Talk about a trifecta for those of us who love groups of three!
Earlier this month, three large companies – GE, Johnson & Johnson, and Toshiba – announced they were going to break themselves apart. GE and Toshiba are splitting themselves into three different companies and J&J into two.
This is another example of the “rule of three” in action. This rule dates back to Greek rhetoric and continues to be popular with screenwriters, speech writers and businesspeople, especially marketers. Consider these three examples: “Government of the people, by the people, for the people” from Lincoln’s Gettysburg Address. The 1989 movie, “Sex, Lies, and Videotape.” And Microsoft’s growth-mindset based framework for its leaders, “Model Coach Care”
When you limit yourself to three things, such as as three ideas, three examples, three sections, three features, three reasons, three time periods, etc., you make it easier for your brain and others’ brains too. Here’s why, as I explained in my Forbes article, Three Brain-Based Tools To Create Clear, Coherent And Action-Oriented Messages:
- The brain loves to cut through clutter and find patterns. Three items form a stronger pattern than two because two is a comparison.
- Three examples provide more variety, balance each other, and feel more complete.
- And even better, three things are fairly easy to recall without prompting, which is a valuable feature with today’s information overload and distractions.
If you think this guidance is to help just the message recipients, think again. Have you noticed how many senders of messages have to pause when they’re trying to remember a lengthy list of pointers, competencies, and other “important information” that they want to share with you?
That’s why the “rule of 3” is so valuable for crafting messages. You’re being “essential, not exhaustive” as David Rock of the NeuroLeadership Institute advises. You’re doing everyone a favor, although you do assume responsibility to honor the content you’re sharing. That includes representing it accurately.
When you’re essential, not exhaustive, you’re synthesizing material rather than shoveling out stuff. You’re selecting the high priority, meaningful information to share, ideally using the rule of three.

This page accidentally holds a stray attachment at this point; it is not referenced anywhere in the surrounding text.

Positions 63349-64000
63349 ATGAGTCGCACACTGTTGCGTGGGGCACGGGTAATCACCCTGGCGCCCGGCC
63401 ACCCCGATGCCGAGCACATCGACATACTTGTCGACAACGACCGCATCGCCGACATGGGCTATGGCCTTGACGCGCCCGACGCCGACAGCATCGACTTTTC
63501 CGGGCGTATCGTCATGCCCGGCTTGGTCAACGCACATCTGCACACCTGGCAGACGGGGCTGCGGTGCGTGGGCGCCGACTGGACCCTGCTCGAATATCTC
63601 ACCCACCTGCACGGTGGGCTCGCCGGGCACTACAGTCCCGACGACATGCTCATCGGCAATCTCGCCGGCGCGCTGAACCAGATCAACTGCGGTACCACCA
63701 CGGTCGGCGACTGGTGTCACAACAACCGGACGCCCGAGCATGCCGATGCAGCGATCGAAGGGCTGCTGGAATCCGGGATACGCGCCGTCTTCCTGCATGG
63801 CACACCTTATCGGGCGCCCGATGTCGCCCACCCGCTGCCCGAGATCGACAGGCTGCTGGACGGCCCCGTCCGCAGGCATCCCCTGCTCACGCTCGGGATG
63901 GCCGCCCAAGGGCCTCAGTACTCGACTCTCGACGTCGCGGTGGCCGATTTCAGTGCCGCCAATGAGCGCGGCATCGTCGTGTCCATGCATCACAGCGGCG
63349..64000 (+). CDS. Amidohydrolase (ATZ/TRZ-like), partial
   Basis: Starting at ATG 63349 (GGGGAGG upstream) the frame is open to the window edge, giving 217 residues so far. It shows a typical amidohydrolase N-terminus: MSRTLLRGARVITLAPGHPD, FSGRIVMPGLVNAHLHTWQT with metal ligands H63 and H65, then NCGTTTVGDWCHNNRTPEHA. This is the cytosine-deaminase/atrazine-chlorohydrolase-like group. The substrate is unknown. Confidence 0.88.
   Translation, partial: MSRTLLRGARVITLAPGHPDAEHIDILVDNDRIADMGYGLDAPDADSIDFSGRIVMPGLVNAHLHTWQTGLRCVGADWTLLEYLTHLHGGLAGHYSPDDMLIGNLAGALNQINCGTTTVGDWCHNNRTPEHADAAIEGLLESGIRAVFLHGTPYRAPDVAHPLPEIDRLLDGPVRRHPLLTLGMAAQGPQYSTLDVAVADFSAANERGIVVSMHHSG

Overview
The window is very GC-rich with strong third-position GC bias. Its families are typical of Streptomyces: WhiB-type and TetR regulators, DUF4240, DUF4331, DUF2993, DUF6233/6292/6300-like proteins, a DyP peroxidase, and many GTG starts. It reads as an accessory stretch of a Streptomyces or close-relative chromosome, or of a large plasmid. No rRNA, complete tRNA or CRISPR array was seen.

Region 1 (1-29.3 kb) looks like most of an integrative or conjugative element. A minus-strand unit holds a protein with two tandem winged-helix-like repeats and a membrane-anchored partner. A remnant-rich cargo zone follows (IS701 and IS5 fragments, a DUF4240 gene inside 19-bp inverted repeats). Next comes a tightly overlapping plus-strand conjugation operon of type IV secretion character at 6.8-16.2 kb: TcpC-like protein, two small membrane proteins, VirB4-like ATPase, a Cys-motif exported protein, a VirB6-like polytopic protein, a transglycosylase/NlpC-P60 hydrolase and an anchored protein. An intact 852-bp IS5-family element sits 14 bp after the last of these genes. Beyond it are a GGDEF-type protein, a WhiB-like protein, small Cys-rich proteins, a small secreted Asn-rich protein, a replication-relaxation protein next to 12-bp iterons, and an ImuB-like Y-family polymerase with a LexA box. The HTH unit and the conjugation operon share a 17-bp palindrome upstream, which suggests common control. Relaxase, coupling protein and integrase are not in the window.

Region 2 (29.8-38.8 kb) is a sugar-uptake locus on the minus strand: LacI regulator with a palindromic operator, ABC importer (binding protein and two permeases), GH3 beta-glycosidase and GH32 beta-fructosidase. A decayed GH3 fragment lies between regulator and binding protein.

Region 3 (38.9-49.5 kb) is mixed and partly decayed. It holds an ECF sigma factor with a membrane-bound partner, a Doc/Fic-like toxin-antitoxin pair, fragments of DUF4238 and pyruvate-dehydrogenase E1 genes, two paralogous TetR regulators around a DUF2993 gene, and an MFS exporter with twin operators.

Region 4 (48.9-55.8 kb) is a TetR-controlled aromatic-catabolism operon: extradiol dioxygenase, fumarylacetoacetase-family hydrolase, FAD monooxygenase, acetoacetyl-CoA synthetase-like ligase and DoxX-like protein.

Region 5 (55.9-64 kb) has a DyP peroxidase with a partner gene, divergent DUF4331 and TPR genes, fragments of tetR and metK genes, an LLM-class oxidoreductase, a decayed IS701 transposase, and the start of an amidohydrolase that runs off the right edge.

As a result, this synthesis is your way of interpreting key information. Your intent is to help people see the big picture, understand the context, and connect the dots among the disparate pieces. You also may describe actions they need to take or might want to consider taking, if action is optional. Also as a synthesizer of essential information, you may find you’re sharing your point of view, which becomes your “value add.”
Now, some may think that practicing the rule of three makes a person into a gatekeeper. However, you’re not controlling access to information. That’s because individuals can always search for it on their own. It’s up to them to decide whether they have the interest, desire, or motivation to search for more details.
By using the rule of three and synthesizing, you’re doing the heavy lifting of cutting through all the clutter and presenting a clear message. And if anyone disagrees with your point of view, they can go back to the source material and create their own version.
In your synthesis, you also can point out the other details and the back story, which helps people see and appreciate the many additional nuances they may want to delve into later.
When you commit to the rule of three, you’re a helpful guide who’s clear, memorable, and action-oriented.
Connect the dots plus dot the “i”s to be more intentional, inquisitive and inclusive
How well are you tapping into the skills and wisdom you need to lead in a VUCA world?
All the old playbooks are out-of-date. Instead, you need to reach inside yourself, tap into your wisdom, and connect the dots for yourself and others.
To start, you can use these 5 tips to embrace your humanity and become a better leader.